- Requires DHHS to conduct public information campaign on the health hazards of smokeless tobacco
- More on the Comprehensive Smokeless Tobacco Health Education Act of 1986
Public Law 100-202 (1987)
- Banned smoking on domestic airline flights scheduled for two hours or less
Public Law 101-164 (1989)
- Bans smoking on domestic airline flights scheduled for six hours or less
Synar Amendment to the Alcohol, Drug Abuse, and Mental Health Administration (ADAMHA) Reorganization Act of 1992
- Requires all states to adopt and enforce restrictions on tobacco sales and distribution to minors
Pro-Children Act of 1994
- Requires all federally funded children’s services to become smoke-free. Expands upon 1993 law that banned smoking in Women, Infants, and Children (WIC) clinics
Family Smoking Prevention and Tobacco Control Act of 2009
- Grants the Food and Drug Administration (FDA) the authority to regulate tobacco products
Wow! You get the idea. You can imagine the Millions of hours and Billions of dollars ($$$) spent on developing and fine-tuning all these laws.
Themes of controlling contaminants in US
So who cares about old laws? Well, we can learn a lot from history.
When we compare the adoption of laws for tobacco, lead, and asbestos… it’s a remarkably familiar pattern.
- Anecdotal evidence suggests possible cause for concern
- Industry starts ad campaign stating opposite of anecdotal. “Don’t worry, cigarettes are actually good for health!”
- Scientific studies start to establish link (causation or correlation) between contaminant and human health problems
- Industry creates labs and hires researches to promulgate studies showing no harm… or to raise doubt in other studies.
- More real science indicates problems.
- Usually a famous person or family member of a legislator falls victim to said toxin.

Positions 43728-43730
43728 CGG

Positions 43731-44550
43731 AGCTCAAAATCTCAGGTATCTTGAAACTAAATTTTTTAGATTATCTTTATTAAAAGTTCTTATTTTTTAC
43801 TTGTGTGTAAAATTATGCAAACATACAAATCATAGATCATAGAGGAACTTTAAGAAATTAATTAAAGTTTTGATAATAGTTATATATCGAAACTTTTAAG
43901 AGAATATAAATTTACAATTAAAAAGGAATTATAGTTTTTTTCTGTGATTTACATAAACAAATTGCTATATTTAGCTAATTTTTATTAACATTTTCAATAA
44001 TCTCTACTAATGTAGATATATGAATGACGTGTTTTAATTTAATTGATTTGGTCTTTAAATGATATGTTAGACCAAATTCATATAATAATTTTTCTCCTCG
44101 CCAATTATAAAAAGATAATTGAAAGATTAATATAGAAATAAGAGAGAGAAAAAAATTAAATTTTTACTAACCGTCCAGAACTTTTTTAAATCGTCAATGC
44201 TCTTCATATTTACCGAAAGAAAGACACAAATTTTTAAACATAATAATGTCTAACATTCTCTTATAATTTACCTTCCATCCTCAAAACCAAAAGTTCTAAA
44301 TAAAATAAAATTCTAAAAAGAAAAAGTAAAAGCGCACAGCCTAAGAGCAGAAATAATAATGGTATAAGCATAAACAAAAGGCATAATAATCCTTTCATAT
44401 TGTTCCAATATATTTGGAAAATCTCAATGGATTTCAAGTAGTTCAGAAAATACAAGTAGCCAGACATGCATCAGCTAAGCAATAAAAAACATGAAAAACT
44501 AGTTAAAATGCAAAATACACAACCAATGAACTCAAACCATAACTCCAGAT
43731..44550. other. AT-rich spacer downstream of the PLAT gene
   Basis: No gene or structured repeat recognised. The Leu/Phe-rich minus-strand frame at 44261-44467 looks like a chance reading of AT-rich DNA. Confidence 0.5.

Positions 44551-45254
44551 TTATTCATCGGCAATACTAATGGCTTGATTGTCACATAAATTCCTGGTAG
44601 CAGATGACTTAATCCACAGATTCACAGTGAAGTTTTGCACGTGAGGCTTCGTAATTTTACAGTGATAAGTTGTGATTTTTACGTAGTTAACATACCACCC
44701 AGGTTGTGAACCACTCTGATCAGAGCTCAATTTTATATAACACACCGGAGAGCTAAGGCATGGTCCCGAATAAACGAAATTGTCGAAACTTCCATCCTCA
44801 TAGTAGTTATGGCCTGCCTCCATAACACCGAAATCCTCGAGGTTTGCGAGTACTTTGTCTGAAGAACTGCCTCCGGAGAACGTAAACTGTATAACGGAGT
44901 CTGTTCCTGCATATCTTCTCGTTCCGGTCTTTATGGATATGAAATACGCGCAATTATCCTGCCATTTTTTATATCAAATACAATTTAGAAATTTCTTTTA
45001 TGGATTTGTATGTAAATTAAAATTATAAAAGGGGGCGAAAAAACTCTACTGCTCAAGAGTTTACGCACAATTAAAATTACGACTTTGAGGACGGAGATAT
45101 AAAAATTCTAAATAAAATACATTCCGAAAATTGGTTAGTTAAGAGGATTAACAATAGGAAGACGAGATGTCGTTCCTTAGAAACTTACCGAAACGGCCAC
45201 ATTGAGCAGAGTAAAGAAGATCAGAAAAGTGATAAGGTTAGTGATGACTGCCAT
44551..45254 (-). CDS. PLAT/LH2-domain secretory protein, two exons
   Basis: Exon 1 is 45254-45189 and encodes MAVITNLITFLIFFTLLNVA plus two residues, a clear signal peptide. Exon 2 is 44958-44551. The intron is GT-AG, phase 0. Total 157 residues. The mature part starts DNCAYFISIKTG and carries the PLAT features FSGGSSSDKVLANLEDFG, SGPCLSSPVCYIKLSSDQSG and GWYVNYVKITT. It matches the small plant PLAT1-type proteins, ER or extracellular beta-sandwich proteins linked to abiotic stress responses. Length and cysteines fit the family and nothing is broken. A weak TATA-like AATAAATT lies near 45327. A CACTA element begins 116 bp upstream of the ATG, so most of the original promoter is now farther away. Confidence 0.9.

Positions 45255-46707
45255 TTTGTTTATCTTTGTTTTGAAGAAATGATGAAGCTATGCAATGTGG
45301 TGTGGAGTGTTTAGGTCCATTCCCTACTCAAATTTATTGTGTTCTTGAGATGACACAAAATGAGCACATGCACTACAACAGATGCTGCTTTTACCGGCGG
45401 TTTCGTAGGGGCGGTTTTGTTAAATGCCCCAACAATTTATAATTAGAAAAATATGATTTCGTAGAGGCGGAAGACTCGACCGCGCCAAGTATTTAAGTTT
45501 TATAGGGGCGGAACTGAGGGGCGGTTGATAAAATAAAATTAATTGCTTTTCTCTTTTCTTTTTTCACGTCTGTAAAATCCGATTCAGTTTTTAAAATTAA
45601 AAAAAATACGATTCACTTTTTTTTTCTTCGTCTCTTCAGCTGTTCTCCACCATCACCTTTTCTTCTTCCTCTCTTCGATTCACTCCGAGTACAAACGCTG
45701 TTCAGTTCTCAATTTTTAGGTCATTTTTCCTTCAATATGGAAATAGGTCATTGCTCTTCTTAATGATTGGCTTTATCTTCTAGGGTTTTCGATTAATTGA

- By this point industry is dumping $Millions into lobbying. Bills include protections for the industry, exemptions from past/future laws, etc.
- Public tide of opinion rises high… and pressure eventually outweighs the $Millions… and a baby (compromised) law is born
- More opposition from industry. Quick – cast doubt and demonstrate damage to US jobs and economy!
- Slowly but surely more science supports the initial science, and laws are made more restrictive over time.
Another common trend is to see a cascade of laws over a predictable geography:
- Start in Europe, often Western European countries like Israel, Sweden, Germany
- Jump the pond to California
- Spread from CA to rest of “blue states”
- Become federal law
The Next Cigarette is…
Can we look at the early history of these regulated substances and forecast what toxins will be regulated in the future? I believe so.
Here is a short list of ideas related to sick buildings:
- Radio Frequency (RF) radiation from wi-fi, cordless phones, cellular antennas, etc.
- Low Frequency Magnetic Fields (EMF) from high voltage power lines, transformers, and wiring errors
- All of the Six Classes of Toxic Chemicals co-developed by the Green Science Policy Institute:
“But wait,” you say, “these are ubiquitous and there’s no real science to support those radical claims of negative health impacts.”
Sound familiar? Don’t sound just like a tobacco skeptic in the 40s.
The writing is on the wall. If you believe an once of precaution is worth a pound of cure, now is the time to practice precaution for all of the above.